French military aircraft have been patrolling the Chad-Sudan border to ensure there has been no interference in the fighting around N'Djamena.

France's defence minister said it wanted to monitor "any self-styled foreign intervention" in the fighting between Chad's government and rebels.

The government has accused Sudan of giving the rebel groups rear bases in Darfur, a charge which Khartoum denies.

Thousands have fled N'Djamena since the rebels launched an assault on Saturday.

Up to 20,000 people have crossed the river border with Cameroon in the past four days and arrived in the town of Kousseri, placing heavy strain on essential supplies and accommodation, the UN refugee agency has said.

More than 3,000 other refugees have fled to Nigeria.

Earlier, the leader of the main UFDD rebel group said it was prepared to have a ceasefire in return for the promise of negotiations with the government, but the government dismissed the offer, saying it had already beaten the rebels.

A mediation mission from Libya and Congo-Brazzaville, appointed by the African Union with a brief to meet both sides, is due to arrive soon in the Chadian capital.

Reconnaissance

Speaking about the role of his country's 1,400 troops based in Chad, French Defence Minister Herve Morin stressed that the UN declaration on Monday calling on all countries to support the government had not changed the terms of engagement.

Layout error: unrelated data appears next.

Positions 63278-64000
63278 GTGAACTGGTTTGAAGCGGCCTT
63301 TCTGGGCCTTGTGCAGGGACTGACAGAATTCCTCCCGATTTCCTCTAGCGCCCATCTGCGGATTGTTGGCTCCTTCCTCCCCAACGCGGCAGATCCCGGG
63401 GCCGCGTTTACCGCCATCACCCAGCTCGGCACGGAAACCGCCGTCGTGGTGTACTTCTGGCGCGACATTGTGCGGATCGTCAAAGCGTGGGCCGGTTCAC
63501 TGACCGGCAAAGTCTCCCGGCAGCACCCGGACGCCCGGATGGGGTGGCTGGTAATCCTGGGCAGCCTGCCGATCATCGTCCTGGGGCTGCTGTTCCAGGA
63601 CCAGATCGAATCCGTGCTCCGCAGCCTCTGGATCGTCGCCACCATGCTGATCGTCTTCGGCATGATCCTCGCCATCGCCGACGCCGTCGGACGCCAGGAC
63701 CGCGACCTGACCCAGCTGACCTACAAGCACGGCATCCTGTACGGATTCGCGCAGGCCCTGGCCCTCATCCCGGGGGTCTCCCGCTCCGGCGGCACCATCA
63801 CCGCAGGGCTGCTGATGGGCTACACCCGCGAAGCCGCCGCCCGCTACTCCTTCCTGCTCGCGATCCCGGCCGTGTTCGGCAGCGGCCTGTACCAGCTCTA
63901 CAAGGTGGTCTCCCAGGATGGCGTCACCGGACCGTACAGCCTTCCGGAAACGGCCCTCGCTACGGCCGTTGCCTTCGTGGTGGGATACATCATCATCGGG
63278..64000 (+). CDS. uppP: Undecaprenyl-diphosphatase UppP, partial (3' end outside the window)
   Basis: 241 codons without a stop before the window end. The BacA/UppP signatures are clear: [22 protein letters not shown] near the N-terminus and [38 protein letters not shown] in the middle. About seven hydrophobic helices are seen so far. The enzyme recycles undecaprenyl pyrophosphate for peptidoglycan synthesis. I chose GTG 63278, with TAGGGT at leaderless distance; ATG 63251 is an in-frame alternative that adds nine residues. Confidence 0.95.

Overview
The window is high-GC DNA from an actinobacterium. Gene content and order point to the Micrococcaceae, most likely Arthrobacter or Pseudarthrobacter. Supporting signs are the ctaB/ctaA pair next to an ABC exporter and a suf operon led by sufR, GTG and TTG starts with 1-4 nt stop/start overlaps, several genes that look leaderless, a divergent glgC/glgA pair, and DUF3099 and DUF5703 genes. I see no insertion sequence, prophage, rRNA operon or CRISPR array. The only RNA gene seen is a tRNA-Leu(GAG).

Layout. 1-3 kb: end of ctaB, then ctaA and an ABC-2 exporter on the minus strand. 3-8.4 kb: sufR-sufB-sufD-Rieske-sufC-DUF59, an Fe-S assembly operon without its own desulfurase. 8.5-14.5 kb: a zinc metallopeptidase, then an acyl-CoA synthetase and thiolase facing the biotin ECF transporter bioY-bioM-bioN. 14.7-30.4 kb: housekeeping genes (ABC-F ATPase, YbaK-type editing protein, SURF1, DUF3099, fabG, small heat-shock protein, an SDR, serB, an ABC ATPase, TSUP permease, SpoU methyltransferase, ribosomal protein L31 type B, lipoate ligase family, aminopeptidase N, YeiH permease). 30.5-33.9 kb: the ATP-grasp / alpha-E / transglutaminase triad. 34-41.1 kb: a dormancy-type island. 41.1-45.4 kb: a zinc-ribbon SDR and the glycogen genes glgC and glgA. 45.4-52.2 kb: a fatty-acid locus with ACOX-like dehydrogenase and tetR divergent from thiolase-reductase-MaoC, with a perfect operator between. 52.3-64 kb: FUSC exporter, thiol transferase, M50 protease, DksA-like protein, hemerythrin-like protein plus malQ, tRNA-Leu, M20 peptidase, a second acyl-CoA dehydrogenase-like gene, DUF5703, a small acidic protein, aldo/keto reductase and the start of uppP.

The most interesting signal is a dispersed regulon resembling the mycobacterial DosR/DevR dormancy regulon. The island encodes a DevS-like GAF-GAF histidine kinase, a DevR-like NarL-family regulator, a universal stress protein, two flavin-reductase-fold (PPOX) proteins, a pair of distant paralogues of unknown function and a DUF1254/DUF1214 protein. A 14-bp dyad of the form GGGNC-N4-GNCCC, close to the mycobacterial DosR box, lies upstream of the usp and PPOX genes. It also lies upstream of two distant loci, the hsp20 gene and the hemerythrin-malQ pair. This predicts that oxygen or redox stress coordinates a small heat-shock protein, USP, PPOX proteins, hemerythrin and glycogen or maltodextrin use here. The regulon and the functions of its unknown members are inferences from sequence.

"What it does do is give international community support to the actions of France," he told Radio France Internationale. "It is also support for [President] Idriss Deby."

French diplomatic tight-rope

"It is international community support for the integrity of Chad and support for the actions of France, actions that we've been carrying out for several days."

Mr Morin said that France did have a military agreement with Chad which provides for logistical, medical and training support, but "in no way is it a defence agreement... that would oblige France to intervene to protect the sovereignty of the country involved".

The French military could intervene if it was authorised to do so by a UN resolution, he added.

However, Mr Morin admitted that French fighter jets and reconnaissance planes had been flying over the border with Sudan over the past 36 hours in line with a request from President Nicolas Sarkozy to ensure there are no foreign incursions.

"It enables us to monitor and verify any self-styled foreign interventions and to date we've seen nothing," he said.

"What is certain is that these rebel forces were over by the Sudanese border," he added. "What we might well find out in the days ahead is just what the involvement of the Sudanese actually is."

The violence in the western Sudanese region of Darfur and the cross-border fighting between Chad and Sudan has in recent years sent at least 400,000 people fleeing to refugee camps in eastern Chad.

A French-dominated European Union peacekeeping force had been due to start deploying to eastern Chad last week to give the refugees and aid workers there a measure of protection, but the latest rebel offensive began at the same time.